Virtual reality and haptic interfaces for civilian and military open trauma surgery training: A systematic review

Colin F Mackenzie, Tyler E Harris, Andrea G Shipper, Eric Elster, Mark W Bowyer

Research output: Contribution to journalReview articlepeer-review


OBJECTIVE: Virtual (VR), augmented (AR), mixed reality (MR) and haptic interfaces make additional avenues available for surgeon assessment, guidance and training. We evaluated applications for open trauma and emergency surgery to address the question: Have new computer-supported interface developments occurred that could improve trauma training for civilian and military surgeons performing open, emergency, non-laparoscopic surgery?

DESIGN: Systematic literature review.

SETTING AND PARTICIPANTS: Faculty, University of Maryland School of Medicine, Baltimore., Maryland; Womack Army Medical Center, Fort Bragg, North Carolina; Temple University, Philadelphia, Pennsylvania; Uniformed Services University of Health Sciences, and Walter Reed National Military Medical Center, Bethesda, Maryland.

METHODS: Structured literature searches identified studies using terms for virtual, augmented, mixed reality and haptics, as well as specific procedures in trauma training courses. Reporting bias was assessed. Study quality was evaluated by the Kirkpatrick's Level of evidence and the Machine Learning to Asses Surgical Expertise (MLASE) score.

RESULTS: Of 422 papers identified, 14 met inclusion criteria, included 282 enrolled subjects, 20% were surgeons, the remainder students, medics and non-surgeon physicians. Study design was poor and sample sizes were low. No data analyses were beyond descriptive and the highest outcome types were procedural success, subjective self-reports, except three studies used validated metrics. Among the 14 studies, Kirkpatrick's level of evidence was level zero in five studies, level 1 in 8 and level 2 in one. Only one study had MLASE Score greater than 9/20. There was a high risk of bias in 6 studies, uncertain bias in 5 studies and low risk of bias in 3 studies.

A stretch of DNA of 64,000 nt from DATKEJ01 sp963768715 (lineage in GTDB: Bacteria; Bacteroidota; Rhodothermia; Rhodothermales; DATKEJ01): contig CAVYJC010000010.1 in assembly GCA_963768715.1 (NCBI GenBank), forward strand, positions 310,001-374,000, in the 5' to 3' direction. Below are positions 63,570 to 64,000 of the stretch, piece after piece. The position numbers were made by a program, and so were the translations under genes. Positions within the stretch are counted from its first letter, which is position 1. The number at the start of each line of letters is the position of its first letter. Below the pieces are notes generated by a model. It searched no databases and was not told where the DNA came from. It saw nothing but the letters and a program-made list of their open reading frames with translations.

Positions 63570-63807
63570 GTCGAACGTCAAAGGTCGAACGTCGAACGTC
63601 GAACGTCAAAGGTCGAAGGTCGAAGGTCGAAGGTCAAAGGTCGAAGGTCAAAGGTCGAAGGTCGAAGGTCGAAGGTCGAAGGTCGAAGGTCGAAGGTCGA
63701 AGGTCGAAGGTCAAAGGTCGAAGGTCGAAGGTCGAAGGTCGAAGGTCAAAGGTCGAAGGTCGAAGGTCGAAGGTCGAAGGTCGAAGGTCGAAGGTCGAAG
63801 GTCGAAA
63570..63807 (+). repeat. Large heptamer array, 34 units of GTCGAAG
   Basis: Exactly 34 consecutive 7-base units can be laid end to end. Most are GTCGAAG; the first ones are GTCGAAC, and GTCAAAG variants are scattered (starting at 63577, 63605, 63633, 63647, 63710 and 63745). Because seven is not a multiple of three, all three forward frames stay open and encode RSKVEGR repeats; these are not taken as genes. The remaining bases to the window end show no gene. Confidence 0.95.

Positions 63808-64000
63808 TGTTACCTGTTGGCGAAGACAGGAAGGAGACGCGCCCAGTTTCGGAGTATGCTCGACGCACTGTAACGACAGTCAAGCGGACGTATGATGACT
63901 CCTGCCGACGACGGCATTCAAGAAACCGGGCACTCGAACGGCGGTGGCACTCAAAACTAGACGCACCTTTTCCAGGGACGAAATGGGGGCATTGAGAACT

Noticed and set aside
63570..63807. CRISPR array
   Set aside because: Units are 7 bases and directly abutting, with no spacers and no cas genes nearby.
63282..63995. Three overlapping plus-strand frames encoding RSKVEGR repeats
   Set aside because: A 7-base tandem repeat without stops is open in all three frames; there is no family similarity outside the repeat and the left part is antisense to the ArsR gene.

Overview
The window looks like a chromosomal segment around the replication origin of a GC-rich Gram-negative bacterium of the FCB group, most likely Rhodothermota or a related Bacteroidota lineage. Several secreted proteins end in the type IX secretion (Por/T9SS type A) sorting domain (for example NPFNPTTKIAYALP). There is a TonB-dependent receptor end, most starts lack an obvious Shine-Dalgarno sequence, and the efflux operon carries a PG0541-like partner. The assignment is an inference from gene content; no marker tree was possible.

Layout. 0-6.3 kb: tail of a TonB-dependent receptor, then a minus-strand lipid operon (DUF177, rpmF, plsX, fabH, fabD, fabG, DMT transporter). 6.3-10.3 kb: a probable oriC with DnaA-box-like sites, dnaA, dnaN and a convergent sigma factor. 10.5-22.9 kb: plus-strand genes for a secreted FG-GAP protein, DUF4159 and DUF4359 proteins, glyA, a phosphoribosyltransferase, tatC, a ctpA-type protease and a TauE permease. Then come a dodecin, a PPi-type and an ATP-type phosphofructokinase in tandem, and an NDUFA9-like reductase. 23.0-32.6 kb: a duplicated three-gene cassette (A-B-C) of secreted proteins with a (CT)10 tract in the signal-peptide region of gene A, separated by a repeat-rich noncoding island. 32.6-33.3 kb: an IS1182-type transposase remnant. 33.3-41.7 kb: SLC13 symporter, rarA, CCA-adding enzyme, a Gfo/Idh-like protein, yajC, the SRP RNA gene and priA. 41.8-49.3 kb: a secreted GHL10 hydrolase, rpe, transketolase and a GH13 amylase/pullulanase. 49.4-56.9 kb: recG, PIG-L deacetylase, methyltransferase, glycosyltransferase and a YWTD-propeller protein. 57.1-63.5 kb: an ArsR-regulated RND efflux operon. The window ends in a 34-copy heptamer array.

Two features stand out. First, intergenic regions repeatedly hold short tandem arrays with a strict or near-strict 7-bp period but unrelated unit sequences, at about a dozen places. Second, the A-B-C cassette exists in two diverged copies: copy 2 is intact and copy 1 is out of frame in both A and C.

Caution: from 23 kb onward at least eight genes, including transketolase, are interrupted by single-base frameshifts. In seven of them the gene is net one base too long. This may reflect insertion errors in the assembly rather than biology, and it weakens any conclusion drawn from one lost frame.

CONCLUSIONS: There was inadequate evidence that VR,MR,AR or haptic interfaces can facilitate training for open trauma surgery or replace cadavers. Because of limited testing in surgeons, deficient study and technology design, risk of reporting bias, no current well-designed studies of computer-supported technologies have shown benefit for open trauma, emergency surgery nor has their use shown improved patient outcomes. Larger more rigorously designed studies and evaluations by experienced surgeons are required for a greater variety of procedures and skills.

COMPETENCIES: Medical Knowledge, Practice Based Learning and Improvement, Patient Care, Systems-Based Practice.

Original languageEnglish
Pages (from-to)3575-3585
Number of pages11
Issue number11
StatePublished - Nov 2022
Externally publishedYes


  • Humans
  • Clinical Competence
  • Military Personnel
  • Haptic Interfaces
  • Virtual Reality
  • Surgeons
  • User-Computer Interface


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